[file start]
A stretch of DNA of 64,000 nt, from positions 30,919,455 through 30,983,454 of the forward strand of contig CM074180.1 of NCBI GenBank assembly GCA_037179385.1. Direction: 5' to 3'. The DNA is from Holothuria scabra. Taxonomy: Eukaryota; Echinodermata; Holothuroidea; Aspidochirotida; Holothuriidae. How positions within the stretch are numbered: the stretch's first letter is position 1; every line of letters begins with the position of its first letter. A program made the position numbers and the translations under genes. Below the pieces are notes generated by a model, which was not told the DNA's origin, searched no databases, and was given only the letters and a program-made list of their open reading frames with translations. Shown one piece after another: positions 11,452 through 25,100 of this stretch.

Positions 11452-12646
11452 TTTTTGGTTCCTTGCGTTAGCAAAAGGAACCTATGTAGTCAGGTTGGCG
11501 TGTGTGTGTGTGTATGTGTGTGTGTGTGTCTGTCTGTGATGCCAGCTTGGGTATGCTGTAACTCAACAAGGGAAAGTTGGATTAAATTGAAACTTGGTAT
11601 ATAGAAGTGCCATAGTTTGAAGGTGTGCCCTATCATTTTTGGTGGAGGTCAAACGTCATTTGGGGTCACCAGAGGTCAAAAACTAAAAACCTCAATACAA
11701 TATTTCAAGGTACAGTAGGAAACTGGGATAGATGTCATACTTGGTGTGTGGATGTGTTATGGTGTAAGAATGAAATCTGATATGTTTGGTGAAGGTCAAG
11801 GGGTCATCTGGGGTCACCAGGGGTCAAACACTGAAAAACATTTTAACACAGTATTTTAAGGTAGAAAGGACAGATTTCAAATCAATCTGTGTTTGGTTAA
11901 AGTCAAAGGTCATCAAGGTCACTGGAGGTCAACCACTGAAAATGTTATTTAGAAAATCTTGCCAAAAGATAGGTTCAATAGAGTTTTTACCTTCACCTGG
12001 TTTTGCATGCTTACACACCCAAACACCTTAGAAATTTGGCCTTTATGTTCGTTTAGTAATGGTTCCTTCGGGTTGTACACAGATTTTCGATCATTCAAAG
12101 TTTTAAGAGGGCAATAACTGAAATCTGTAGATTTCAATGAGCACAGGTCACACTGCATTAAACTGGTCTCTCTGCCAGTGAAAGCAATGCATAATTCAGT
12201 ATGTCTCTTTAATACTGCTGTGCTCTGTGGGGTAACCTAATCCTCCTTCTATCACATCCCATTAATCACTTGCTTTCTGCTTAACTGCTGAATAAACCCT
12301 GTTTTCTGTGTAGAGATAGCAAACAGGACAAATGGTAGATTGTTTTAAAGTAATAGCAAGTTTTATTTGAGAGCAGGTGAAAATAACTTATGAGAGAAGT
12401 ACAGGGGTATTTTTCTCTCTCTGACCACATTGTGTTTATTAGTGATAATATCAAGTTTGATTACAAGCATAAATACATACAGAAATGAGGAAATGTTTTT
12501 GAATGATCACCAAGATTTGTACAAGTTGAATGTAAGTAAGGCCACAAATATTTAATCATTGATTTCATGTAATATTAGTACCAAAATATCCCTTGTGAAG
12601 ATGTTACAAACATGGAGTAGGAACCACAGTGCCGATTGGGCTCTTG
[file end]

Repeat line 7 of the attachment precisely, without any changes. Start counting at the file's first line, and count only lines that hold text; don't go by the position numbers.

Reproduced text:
11801 GGGTCATCTGGGGTCACCAGGGGTCAAACACTGAAAAACATTTTAACACAGTATTTTAAGGTAGAAAGGACAGATTTCAAATCAATCTGTGTTTGGTTAA